Creekside Treehouse

Nestled in a forest of towering redwood trees, there lived a family of four in an iconic, mid-century modern residence. The home, designed by the notable, Bay Area firm of Campbell & Wong, sat right at the edge of bubbling Mill Creek, with an old, two-car garage, badly in need of imagination.


The family was rapidly outgrowing their residence, a modest 1200 square foot space. They invited three architects from across the land to propose initial concepts and set forth a challenge – create a space with many uses without disturbing any of the redwoods so dear to the family all while protecting the “helechos”, or large ferns, the original namesake of the property.  The challenge was great, and the site to build and imagine was very restricted – a mere 365 sqft footprint.


Seated together with the family around the kitchen table, the architects listened to the stories the family told about their childhood memories of a tree-house, and the vision for the design sprung to life. Upon hearing of the wishes of the family, the elders of the hamlet noted in their laws that it was perfectly plausible to have only one covered spot for a vehicle.  All rejoiced, as the old, two-car garage was reimagined, and the Creekside Treehouse was born.


The new design would have ground level elements that directly connected to the main house, while the rest of the spaces could soar upwards with the redwoods.  Horizontal 1×3 tongue and groove cedar siding, in both clear and painted finishes, reflect the home’s original siding; black aluminum windows reference the black, vertical sunshades, and the single hung window is inspired by the large plate glass windows of the residence.


Outside, were clustered spaces for handwork, clothes washing, storage, and most importantly, music making.  An expressive, exterior stair connects the roots into the trees, with a private deck, to an open, light-filled space used for working, sleeping, eating, bathing, and children playing.  It is filled with windows that frame views of the surrounding redwoods and bring the forest in.  From the loft, one can gaze up into the canopy through a large 4×8 skylight.  The custom, floor to ceiling, single-hung window opens to the front yard, while safely acting as a guardrail when fully open.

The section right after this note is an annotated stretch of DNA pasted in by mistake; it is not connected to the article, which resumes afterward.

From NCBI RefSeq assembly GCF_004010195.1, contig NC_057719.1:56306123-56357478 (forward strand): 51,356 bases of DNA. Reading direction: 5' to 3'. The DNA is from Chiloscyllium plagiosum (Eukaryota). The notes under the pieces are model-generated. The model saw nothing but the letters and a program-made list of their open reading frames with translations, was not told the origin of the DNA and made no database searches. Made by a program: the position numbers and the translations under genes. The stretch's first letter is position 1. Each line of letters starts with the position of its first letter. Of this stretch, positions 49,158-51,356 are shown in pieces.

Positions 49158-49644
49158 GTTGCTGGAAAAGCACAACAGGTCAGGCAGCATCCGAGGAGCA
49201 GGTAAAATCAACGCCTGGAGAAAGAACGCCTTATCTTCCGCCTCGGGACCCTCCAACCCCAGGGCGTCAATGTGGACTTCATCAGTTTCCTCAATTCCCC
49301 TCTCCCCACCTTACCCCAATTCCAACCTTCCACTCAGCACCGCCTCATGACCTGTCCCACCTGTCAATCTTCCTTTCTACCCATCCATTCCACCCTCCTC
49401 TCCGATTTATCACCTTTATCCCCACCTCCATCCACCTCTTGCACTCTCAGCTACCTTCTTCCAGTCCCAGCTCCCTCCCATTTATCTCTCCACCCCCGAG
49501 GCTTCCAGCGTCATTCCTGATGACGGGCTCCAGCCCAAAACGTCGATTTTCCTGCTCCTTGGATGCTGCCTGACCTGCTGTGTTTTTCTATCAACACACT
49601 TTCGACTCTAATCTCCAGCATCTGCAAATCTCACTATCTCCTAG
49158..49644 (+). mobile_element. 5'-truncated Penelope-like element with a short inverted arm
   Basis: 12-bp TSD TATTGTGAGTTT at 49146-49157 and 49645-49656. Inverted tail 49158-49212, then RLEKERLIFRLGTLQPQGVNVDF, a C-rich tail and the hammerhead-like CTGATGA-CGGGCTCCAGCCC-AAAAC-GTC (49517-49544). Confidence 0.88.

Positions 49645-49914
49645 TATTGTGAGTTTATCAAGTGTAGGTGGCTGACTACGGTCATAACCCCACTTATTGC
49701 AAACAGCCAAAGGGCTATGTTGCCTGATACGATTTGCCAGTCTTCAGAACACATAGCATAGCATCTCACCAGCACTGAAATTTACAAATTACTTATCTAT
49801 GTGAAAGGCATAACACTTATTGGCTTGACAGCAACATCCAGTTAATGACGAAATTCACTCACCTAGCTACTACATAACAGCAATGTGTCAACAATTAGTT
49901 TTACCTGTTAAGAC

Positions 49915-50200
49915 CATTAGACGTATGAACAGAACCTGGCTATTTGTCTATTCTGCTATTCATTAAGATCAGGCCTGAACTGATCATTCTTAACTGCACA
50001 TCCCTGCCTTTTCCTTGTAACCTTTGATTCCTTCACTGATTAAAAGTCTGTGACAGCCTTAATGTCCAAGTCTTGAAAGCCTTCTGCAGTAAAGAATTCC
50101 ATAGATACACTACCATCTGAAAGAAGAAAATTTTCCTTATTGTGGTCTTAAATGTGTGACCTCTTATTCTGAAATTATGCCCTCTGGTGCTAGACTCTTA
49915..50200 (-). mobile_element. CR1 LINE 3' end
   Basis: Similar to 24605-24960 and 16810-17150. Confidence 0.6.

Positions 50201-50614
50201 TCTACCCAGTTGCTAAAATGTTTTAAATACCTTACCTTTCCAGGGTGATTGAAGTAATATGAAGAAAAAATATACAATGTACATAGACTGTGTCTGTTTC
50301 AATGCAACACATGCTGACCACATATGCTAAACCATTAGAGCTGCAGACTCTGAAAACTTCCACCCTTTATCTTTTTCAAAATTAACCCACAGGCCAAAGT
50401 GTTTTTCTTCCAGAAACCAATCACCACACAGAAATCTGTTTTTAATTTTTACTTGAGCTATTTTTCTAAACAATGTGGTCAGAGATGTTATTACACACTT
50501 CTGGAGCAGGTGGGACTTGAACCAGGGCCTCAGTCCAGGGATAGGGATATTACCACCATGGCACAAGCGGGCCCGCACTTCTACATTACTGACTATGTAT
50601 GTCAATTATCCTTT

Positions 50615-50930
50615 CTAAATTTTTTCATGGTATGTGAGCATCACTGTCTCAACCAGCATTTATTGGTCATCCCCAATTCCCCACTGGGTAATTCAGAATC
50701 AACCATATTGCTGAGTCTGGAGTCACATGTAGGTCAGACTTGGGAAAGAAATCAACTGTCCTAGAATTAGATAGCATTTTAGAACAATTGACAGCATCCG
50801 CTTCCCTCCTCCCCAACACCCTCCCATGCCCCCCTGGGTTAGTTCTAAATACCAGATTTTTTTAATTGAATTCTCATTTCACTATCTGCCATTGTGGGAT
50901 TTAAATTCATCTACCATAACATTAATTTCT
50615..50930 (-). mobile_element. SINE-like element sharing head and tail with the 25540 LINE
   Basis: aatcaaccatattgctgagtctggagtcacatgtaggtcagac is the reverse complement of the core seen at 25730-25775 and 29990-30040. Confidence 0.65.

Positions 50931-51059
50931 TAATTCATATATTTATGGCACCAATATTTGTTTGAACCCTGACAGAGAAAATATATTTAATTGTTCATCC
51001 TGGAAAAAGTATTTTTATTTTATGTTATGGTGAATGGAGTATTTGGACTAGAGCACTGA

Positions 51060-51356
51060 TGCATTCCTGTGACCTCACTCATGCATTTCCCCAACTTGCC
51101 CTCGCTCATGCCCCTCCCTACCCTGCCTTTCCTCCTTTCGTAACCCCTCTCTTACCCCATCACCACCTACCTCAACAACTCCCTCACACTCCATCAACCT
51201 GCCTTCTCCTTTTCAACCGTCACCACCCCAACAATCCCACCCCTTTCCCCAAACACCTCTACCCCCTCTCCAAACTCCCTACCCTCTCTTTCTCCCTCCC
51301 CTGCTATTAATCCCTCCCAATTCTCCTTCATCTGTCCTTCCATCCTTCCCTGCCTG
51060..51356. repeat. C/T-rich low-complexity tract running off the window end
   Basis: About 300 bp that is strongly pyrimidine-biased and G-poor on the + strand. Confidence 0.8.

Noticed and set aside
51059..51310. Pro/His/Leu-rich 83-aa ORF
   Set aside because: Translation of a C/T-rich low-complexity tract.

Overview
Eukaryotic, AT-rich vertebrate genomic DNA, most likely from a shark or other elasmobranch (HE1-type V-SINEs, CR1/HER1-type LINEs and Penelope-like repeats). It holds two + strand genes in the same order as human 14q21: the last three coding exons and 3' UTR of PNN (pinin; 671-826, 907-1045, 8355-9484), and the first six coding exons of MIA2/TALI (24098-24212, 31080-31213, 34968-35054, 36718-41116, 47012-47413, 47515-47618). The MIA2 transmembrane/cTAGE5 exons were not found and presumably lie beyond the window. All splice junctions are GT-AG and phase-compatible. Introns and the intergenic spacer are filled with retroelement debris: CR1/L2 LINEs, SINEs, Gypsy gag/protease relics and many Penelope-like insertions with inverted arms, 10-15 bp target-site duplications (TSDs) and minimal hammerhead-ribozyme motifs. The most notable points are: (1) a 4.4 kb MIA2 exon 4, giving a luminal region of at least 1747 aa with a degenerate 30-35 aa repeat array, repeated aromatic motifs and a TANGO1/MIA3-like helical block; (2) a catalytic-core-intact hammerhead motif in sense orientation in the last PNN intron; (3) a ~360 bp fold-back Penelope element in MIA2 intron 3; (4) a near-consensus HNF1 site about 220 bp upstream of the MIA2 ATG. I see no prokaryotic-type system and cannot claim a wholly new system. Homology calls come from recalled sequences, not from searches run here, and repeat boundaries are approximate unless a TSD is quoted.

As the vision came to life, the family delighted. The colors and textures outside reminded them just enough of their house; but, when they arrived upstairs, they all whooped with delight. The space connected them to the soaring trees.  It was clear to all that a grand party was required to celebrate the new treehouse, and the additional 565 sqft of living space added to their lives.  People came from far and wide to rejoice, and the revelry went long into the night and all celebrated the imagining of the Creekside Treehouse.

Design Challenge

The big, overarching challenge of the project was to fit a vast array of program requirements within a very small site footprint – a mere 365 square feet. The list of desires from the clients included: - Remodeling of an existing two-car garage - Direct access from the main residence at ground level for laundry, storage, and a music studio - Flexible second story space with a his/hers office, playroom, kitchen, full bathroom, sleeping space, and outdoor living area   Close research into the zoning guidelines found that one covered parking space was acceptable. This allowed the ground floor program to work in and around the garage, which created a side volume clad in corrugated corten steel, to play off the main two-story building. And above this was the perfect place for an entry deck/outdoor living area.   All the second story requirements were accommodated through an open plan that had an office nook, flexible space, and a sleeping loft above the full bathroom.

Physical Context

The solution for a modern treehouse was developed for the project as it responded to the surrounding physical context in many ways: - Celebrated and protected heritage, redwood trees - Captured framed views of the redwood trees both through the variety of windows as well as a large skylight above the sleeping loft - Respected the integrity of the original Campbell & Wong mid-century residence by building on the adjacent part of the site - Created certain material, color, and design connections with the residence, including: o Black aluminum windows referencing the black, vertical sunshades o The custom, single-hung window inspired by the large, plate glass windows of the residence o Tongue and groove cedar siding, in both clear and painted finishes, reflecting the original siding - Colors and materials either matched the main house – black and gray – or were of a more natural palette – cedar siding, corten steel siding, concrete pavers, ipe guardrails.